s =
	    p = (p + 1)%256
	    print ('.')

	return True

#Main program starts here - define the serial port, set RTS off, then open it
#open the file to be loaded
stream = open(filename,'rb')

port = serial.Serial(parity=serial.PARITY_NONE,
#transfer the file
result=xmodem_send(port, stream)


if result:
    print ("\ntransfer successful")
    print ("\ntransfer unsuccessful")
    #x=raw_input("press enter to continue...");

I always want the last word so that wordpress doesn’t eat my code!

Reprogramming an 1805-Based Calculator in C

A few weeks ago one of the fellows on the Cosmac Elf mailing list spotted some surplus calculators based on the CDP1805 processor chip.  This is a follow-on to the 1802 with a few extra instructions and a 64 byte onboard ram.  Much discussion ensued and many of us bought the calculators for novelty value or to hack.  I, of course, set out to re-program mine in C with the idea of implementing a “little language” that would output some sort of ascii art or patterns on the printer.

The baseline calculator dates from the eighties and was made as a contractors tool for doing math with feet, inches, and sixteenths.

It’s very well made: all through-hole parts with no fewer than three processors.  The 1805 does the actual calculations and there’s a seiko and an 80c49 that are dedicated to the printer.  Opening it up we see a main PCB that has the 1805 logic and a 4K 2532 eprom. On top of that is a daughter board with the printer and display.  The display uses a 7218B display driver that can be jumpered to display decimal digits plus a few characters of to display hex 0-F.  Everything is nicely done with good quality connectors and screws for assembly.

Josh Bensadon on the mailing list went at the 1805 code with a will and produced a beautifully commented disassembly showing how the display, keyboard, and printer worked.  The code is not concise but it’s pretty easy to follow (thanks Josh!).

I’ve replaced the 4K EPROM with a 2K flash EEPROM which is faster and easier for me to program. I re-jumpered the display chip to display hex instead of decimal.  This gives up the ability to display blanks but it seemed worth it for hacking.  To program it, I’m working in C to produce a hex file.  That gets converted to a C header file for an arduino program that writes the EEPROM which I then move over into the calculator.  It’s a bit outlandish but it works.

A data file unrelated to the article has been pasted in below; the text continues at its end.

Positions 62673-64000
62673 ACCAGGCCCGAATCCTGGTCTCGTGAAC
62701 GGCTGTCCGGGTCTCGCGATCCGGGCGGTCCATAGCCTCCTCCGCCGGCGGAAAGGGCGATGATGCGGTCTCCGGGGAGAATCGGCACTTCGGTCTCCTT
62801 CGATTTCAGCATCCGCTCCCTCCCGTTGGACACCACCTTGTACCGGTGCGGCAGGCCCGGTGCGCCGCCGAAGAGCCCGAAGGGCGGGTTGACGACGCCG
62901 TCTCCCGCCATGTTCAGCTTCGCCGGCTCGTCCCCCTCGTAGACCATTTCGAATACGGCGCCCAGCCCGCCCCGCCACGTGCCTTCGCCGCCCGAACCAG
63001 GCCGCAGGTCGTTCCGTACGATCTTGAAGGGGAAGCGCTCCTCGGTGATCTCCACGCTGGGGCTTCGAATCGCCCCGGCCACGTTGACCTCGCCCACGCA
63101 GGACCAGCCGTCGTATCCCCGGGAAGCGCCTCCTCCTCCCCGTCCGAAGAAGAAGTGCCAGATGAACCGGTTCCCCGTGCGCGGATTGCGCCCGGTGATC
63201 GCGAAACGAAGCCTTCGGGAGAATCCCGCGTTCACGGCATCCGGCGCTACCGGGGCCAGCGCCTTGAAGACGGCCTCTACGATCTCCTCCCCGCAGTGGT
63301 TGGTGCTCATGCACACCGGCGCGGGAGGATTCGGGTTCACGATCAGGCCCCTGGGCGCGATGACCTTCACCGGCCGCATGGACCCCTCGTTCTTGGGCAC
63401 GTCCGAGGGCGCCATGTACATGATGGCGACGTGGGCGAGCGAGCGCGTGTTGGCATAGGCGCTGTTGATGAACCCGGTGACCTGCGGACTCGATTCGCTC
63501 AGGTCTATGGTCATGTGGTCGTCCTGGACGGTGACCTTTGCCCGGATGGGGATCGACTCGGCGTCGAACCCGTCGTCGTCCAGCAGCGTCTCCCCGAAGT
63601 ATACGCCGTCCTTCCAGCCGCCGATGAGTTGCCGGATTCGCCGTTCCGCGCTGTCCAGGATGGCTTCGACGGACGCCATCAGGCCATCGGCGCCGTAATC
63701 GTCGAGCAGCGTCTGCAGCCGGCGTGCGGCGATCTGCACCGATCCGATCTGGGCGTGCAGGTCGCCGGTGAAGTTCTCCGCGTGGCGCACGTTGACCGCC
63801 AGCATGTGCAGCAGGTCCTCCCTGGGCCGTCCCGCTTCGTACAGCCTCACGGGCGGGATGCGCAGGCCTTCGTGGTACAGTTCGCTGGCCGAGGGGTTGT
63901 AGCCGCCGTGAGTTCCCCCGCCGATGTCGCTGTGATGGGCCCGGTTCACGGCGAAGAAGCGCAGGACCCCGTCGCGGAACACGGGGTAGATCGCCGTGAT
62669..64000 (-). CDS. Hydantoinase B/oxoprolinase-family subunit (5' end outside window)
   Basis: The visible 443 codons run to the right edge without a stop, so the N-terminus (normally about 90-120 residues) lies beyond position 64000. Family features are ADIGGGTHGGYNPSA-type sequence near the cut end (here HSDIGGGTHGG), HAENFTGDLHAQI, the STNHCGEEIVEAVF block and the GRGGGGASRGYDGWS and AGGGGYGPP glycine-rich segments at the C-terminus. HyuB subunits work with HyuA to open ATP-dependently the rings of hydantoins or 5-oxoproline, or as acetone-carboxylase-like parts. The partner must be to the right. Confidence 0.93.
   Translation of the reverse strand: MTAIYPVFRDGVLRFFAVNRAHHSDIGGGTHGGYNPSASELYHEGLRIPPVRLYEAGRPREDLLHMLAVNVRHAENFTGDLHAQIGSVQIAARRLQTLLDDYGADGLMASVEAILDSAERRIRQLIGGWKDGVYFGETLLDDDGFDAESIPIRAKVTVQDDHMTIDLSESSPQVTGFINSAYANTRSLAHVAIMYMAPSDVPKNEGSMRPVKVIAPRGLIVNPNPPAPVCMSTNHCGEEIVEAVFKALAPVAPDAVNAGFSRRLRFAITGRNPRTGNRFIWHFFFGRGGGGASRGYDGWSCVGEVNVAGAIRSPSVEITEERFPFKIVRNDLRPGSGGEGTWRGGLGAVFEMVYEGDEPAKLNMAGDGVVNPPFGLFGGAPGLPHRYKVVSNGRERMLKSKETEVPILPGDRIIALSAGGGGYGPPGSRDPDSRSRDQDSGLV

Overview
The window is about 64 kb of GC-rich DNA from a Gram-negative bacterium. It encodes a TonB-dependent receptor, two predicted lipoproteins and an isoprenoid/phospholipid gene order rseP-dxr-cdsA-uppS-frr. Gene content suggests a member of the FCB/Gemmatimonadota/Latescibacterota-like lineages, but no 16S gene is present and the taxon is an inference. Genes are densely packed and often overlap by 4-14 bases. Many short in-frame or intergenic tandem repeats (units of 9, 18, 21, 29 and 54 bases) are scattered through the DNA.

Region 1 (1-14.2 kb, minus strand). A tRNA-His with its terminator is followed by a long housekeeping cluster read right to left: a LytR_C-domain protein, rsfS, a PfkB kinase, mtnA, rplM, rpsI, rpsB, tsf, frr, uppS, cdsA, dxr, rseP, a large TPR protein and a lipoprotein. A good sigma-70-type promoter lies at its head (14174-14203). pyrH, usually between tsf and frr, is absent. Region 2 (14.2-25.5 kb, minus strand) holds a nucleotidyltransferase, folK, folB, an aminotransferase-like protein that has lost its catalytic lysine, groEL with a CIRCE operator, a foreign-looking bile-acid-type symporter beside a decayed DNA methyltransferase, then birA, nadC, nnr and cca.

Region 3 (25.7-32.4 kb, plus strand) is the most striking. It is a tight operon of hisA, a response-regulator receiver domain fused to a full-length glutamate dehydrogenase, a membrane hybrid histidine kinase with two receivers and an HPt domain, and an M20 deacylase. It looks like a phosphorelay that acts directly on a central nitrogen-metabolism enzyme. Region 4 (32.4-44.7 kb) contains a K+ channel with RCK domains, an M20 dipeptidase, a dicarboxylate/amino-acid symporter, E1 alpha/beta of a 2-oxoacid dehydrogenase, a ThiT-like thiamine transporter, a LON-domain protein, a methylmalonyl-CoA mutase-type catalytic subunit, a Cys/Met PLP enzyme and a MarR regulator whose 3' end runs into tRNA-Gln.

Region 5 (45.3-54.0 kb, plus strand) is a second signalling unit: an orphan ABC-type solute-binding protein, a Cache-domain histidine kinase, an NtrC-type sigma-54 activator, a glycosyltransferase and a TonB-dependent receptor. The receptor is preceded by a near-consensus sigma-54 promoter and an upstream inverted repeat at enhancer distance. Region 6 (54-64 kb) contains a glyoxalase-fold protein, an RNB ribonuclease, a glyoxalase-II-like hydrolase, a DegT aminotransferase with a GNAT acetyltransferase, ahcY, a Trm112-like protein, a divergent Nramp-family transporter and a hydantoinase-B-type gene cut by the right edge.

The code is standard LCC1802 but I have jiggered the epilog code to leave out the math routines.  That keeps things pretty easily within the 2K EEPROM space. At first, when i was just displaying memory, working in C seemed painful but when i started implementing my “little language” it felt much better.  So far the “language” is all two byte instructions:

  • 00 xx is display the memory at location 10xx (that’s where the 64 byte ram is located)
  • 01 xx is increment the memory location
  • 02 xx is goto
  • 03 nn is delay nn*4 ms
  • 04 xx is display the bottom byte of the stack pointer(xx is ignored)

The monitor just implements the basic functions:

  • display memory, moving backward and forward with + and – keys
  • switch between the eeprom memory at 0 and the 64 byte onboard RAM at 0x1000 with the REM key
  • Change memory by pressing MS and two hex keys
  • Begin interpreting the program at the location counter by pressing the X key (times)

The 04xx instruction displays 20 meaning that the stack has used up 32 of 64 bytes leaving 32 for the “little language” program.  I haven’t tried but i would think I could improve that.  For example main() gets entered by subroutine call and saves 4 registers but it’s never going to return or restore them. Execute() similarly saves 4 registers so if i had to move that inline in main()I’d have 16 bytes free right there.

Looking at the compiled program It uses the EEPROM up to 0x5B6 leaving another 500-600 bytes for “little language” features. After all – I have a total of 2,112 bytes of memory.  Surely that ought to be enough for anybody!

Here’s the working version of the monitor/interpreter and one assembly include where I adapted some of josh’s disassembly of the original code. The keyboard is conceptually a matrix of 7X4 keys. A row of keys is activated by doing an OUT to port 1,2,3,4,5 or 6 or by setting Q and pressing a single key will assert one of EF1 to 4.

 #include "olduino.h"
#define initleds() 	asm(" req\n seq\n dec 2\n out 7\n req\n")
unsigned char boydscan();
void boydinc(){
	asm(" include \"\"\n");
void disp1(unsigned char d){//display a byte as two hex digits
	asm(" glo 12\n ani 0x0f\n" //prep bottom digit
		" dec 2\n str 2\n out 7\n"
		" glo 12\n shr\n shr\n shr\n shr\n" //prep top digit
		" dec 2\n str 2\n out 7\n"


void dispmemloc(unsigned char * loc){
	register unsigned int lint;
	lint=(unsigned int)loc;
	disp1((unsigned int)loc&0xff);
void dispval(unsigned char v){
	register unsigned int i;
	for (i=6;i!=0;i--) out(7,0);

unsigned int getsp(){//return stack pointer value